The launch of the Energy Efficiency Certification Scheme followed an extensive process of design and consultation.
In 2010, Sustainability Victoria engaged the Energy Efficiency Council (EEC) to undertake a scoping study of roles in the retrofit process and to assess the need for the introduction of accreditation and standards into the industry. The resulting study, Energy Efficiency in Commercial Building, Accreditation and Skills Scoping Report, concluded that certifications and standards should play a central role in supporting the sustainable growth of capacity in the sector.
This report recognised the benefits of many existing certification programs. It also identified gaps where additional schemes could provide value. It found that the most urgent need was for a professional certification for the individuals that directly oversee and co-ordinate the entire retrofit process, and potentially a linked scheme for Energy Service Companies (ESCOs).
In 2011, the EEC was commissioned by the National Framework for Energy Efficiency to facilitate the design of a framework for such a scheme. After extensive consultation with a range of experts from industry and the broader sector, the resulting framework was detailed in the report Proposed Energy Efficiency Accreditation Scheme for Retrofit Service Providers. As well as defining the framework for accreditation, this report also comprehensively mapped the steps involved in an Integrated Building Energy Retrofit project.
In 2012 the EEC moved to finalise the design of the scheme in preparation for the scheme's launch in 2013. To ensure that the scheme met the needs of the sector as a whole, the EEC Board established an independent Steering Committee to manage the design and implementation of the Scheme. The Steering Committee is made up of experts from governments, the energy efficiency industry, the property industry and the broader sector. The Steering Committee was charged with managing the scheme's final design phase, signing off on the ultimate design, and overseeing the implementation of the scheme.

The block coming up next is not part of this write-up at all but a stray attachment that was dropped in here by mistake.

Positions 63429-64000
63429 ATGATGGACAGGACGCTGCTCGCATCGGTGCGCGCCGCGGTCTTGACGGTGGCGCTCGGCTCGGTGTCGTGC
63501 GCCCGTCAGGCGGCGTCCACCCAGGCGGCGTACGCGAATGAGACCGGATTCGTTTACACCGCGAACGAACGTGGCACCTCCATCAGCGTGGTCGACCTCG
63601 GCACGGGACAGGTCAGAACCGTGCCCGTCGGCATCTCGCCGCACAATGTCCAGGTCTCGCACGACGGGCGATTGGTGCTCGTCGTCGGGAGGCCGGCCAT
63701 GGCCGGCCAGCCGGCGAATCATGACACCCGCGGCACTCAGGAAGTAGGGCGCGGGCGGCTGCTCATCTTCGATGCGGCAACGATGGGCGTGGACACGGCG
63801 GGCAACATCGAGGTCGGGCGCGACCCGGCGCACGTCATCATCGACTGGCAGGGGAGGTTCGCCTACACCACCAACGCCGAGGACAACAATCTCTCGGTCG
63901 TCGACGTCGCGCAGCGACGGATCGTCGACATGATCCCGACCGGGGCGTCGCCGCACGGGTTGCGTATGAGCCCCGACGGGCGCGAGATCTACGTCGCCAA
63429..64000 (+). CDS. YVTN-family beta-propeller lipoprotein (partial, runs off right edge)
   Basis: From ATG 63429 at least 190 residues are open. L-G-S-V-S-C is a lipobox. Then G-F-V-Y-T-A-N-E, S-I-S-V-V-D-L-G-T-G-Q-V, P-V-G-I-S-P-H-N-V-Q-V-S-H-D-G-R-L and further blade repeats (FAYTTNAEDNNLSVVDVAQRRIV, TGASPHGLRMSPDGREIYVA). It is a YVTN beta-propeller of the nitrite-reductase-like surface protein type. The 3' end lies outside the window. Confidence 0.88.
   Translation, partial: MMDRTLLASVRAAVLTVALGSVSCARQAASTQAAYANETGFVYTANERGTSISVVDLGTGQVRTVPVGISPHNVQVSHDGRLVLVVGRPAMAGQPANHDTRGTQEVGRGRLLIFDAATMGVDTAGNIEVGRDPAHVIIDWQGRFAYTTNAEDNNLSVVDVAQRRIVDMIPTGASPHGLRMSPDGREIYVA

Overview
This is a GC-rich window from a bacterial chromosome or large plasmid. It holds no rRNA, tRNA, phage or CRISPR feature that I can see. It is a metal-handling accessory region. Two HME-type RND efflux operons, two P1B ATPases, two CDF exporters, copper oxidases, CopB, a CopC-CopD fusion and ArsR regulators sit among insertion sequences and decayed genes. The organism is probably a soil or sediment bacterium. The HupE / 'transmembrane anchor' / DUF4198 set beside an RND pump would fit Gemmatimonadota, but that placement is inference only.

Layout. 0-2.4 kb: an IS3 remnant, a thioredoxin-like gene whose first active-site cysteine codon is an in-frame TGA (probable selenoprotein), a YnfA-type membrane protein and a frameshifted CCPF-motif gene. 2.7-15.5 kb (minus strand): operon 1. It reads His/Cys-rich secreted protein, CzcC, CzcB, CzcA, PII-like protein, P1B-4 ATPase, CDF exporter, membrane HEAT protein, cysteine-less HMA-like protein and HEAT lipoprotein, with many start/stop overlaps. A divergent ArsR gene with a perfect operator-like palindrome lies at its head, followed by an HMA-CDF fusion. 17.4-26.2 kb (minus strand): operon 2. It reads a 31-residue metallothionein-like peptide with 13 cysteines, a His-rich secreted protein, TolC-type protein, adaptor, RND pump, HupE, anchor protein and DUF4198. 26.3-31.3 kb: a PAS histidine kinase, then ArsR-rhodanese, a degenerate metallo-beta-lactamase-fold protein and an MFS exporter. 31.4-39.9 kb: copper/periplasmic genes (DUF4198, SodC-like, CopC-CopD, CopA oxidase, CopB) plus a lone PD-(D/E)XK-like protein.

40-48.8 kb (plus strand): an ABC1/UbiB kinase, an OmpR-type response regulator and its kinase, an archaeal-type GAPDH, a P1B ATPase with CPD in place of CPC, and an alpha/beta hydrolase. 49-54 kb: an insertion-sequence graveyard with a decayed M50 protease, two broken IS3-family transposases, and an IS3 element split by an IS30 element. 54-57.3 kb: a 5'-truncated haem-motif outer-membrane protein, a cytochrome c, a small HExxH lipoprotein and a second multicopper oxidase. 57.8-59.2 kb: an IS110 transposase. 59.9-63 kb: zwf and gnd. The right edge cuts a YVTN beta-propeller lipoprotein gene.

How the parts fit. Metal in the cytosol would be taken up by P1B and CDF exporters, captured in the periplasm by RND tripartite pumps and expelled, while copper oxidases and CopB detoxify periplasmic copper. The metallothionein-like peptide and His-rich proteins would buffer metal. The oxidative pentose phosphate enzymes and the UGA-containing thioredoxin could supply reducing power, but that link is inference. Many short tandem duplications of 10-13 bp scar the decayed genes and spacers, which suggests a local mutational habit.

A project team based within the EEC was established to undertake the final consultation and design work. A Technical Reference Group of industry experts and other stakeholders was also convened to provide detailed technical advice on the key design elements. In addition, legal firm Baker & McKenzie were engaged to provide ongoing advice on the design of the scheme.
Benchmarking the model for the Scheme
The approach taken by the Scheme addresses the particular circumstances of the Australian energy efficiency retrofit market. However the model was arrived at after carefully reviewing the approach taken by other certification schemes in Australia and around the world. Members of the Project Team:
- Conducted interviews with a range of organisations running certification programs within Australia.
- Conducted an interview with the President of the National Association of Energy Service Companies (NAESCO) on the history of ESCO accreditation in the United States.
- Conducted interviews with one of the key designers of the United Kingdom's Energy Efficiency Accreditation Scheme.
- Travelled to Singapore to discuss the individual and company accreditations jointly operated by Singapore's National Environment Agency and Building Construction Authority.
- Travelled to New Zealand to study the individual certifications operated by the Energy Management Association of New Zealand (EMANZ).
In 2013 the EEC released a Public Consultation Paper on the detailed Scheme design, and conducted application trials to test the assessment process. After a final round of consultation and revisions, the independent Steering Committee signed off on the Scheme design in November 2013.
The EEC Board approved the launch of the Scheme, which took place at the EEC National Conference on December 4th 2013.